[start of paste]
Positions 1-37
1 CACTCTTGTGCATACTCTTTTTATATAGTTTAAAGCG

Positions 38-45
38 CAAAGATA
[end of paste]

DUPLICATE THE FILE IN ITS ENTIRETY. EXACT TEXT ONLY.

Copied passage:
Positions 1-37
1 CACTCTTGTGCATACTCTTTTTATATAGTTTAAAGCG

Positions 38-45
38 CAAAGATA